The key here is that the question does not ask whether we should raise taxes on the rich to pay down the deficit, as many other polls do. Respondents are asked if we should raise taxes on the rich to expand the safety net as a way to reduce poverty, and a majority says Yes — far more than saying the best way to help the poor is by cutting taxes on the job creators. Independents agree with this by 51-36. Only Republicans favor lowering taxes on the job creators over taxing the rich to expand programs for the poor, by 59-29.
Yglesias raises an important distinction:
The danger for liberals to keep in mind is that voters are less persuaded that the government can do something useful to reduce inequality than they are that the government should do something useful.
People are accustomed to the idea of a mass public that’s “ideologically conservative and operationally liberal”; in other words one that hates “big government” but loves programs such as Medicare and Social Security. On inequality you could see the reverse happen, where people favor bold action to tackle inequality but are skeptical that specific programmatic ideas are workable or will be implemented correctly.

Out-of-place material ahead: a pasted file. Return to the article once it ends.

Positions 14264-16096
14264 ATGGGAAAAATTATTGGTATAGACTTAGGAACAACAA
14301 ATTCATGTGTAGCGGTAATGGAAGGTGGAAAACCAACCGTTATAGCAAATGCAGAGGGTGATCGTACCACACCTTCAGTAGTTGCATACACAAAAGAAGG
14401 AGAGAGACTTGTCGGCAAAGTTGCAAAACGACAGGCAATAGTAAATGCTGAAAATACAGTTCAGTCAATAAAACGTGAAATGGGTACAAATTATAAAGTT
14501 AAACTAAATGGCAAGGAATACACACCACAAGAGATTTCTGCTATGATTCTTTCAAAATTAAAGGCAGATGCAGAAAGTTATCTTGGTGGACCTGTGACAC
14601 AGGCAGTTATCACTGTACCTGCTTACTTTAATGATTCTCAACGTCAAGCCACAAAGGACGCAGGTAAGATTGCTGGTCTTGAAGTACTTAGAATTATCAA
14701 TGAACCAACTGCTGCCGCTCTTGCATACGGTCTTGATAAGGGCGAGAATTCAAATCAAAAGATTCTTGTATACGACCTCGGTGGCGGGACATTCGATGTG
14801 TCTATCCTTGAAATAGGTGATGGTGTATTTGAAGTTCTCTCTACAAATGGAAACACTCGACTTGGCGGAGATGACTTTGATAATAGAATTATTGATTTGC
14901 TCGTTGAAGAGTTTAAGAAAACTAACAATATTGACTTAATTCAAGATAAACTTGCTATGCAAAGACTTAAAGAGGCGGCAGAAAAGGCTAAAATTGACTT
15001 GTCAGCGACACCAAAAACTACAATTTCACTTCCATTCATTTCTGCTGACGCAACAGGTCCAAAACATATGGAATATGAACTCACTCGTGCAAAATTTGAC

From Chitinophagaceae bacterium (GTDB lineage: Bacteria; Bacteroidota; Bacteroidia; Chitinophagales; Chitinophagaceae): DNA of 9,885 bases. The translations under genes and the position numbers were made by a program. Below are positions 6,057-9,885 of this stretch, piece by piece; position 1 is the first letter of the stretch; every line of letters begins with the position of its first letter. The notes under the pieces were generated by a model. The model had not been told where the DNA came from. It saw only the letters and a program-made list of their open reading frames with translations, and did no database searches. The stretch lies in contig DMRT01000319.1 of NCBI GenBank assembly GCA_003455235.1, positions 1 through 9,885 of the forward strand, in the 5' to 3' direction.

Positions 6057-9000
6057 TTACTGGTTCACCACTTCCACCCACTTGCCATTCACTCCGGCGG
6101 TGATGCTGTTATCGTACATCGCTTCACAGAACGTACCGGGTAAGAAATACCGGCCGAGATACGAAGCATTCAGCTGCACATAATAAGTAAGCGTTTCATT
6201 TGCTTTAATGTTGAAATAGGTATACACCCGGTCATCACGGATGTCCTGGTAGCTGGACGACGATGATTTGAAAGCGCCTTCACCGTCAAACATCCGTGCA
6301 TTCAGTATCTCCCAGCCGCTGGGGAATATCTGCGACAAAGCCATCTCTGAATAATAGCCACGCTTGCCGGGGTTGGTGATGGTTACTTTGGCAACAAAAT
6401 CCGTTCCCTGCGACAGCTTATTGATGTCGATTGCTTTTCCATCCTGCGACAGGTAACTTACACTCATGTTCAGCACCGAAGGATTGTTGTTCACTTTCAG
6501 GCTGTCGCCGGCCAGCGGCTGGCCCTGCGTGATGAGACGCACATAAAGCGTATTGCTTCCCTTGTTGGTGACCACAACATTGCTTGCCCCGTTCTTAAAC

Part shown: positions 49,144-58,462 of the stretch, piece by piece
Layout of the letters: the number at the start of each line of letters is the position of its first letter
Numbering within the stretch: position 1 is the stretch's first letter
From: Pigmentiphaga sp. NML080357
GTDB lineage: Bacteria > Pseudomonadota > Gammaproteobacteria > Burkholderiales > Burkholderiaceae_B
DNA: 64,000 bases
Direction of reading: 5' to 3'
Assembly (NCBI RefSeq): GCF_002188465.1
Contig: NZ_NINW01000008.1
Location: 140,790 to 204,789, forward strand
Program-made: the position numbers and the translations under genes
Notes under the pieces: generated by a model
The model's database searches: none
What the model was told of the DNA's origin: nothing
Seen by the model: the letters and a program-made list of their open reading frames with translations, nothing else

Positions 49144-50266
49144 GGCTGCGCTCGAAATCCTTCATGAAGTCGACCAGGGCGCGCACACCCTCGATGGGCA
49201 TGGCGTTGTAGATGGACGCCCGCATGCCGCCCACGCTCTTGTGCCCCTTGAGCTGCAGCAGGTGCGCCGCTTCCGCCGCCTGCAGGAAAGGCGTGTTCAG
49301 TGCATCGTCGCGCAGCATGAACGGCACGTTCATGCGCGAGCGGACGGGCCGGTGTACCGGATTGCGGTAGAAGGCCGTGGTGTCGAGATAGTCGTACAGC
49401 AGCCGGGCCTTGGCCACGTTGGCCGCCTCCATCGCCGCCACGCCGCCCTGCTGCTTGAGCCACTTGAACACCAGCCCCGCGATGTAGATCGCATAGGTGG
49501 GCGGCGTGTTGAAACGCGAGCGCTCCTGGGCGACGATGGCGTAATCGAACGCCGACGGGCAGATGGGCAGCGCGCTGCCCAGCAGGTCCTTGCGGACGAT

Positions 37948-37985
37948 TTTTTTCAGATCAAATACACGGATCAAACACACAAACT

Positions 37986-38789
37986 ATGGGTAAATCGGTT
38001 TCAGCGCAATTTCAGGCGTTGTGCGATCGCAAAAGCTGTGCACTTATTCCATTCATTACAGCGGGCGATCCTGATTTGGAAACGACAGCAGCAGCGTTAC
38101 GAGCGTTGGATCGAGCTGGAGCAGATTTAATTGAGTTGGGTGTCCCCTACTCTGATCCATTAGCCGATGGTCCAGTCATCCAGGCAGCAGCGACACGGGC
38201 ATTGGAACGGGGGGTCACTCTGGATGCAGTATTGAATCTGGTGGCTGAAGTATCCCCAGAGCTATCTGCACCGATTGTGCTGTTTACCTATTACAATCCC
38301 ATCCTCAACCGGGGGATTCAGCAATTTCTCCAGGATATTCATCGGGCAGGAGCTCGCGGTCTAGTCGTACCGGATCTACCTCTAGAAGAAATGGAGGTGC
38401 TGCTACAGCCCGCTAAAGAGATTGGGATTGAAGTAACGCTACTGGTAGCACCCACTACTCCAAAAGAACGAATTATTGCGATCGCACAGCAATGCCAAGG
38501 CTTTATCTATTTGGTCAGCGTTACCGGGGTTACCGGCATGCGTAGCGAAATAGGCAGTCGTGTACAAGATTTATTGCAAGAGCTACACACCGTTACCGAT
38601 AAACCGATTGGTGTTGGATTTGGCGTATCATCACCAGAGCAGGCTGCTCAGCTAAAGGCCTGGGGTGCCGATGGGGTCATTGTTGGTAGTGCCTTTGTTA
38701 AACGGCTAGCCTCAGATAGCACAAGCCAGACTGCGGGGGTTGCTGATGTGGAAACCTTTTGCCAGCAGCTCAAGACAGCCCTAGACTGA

Emily Badger focuses on what the poll had to say about the causes of wealth and poverty:
The belief that people are poor more through their own lack of effort than their circumstances is widely held by large segments of the population, including 51 percent of Republicans, and 46 percent of people in the highest income group (which is not that high). If you fall into this category, then it clearly doesn’t make sense for society to try to solve a problem that it had little hand in creating.
This difference is important, although the survey question itself feels unsatisfying. I’d love to see a survey that gets much more specific about what those circumstances might be: If a child born into poverty remains poor as an adult, how much do you believe failing schools, neighborhood crime, and poor job access contributed to that outcome? I wonder if the answer would change for some people if the concept of “circumstances” weren’t quite so abstract, if it weren’t posed simply as the alternative to personal responsibility. Surely Obama is choosing his words very carefully right now.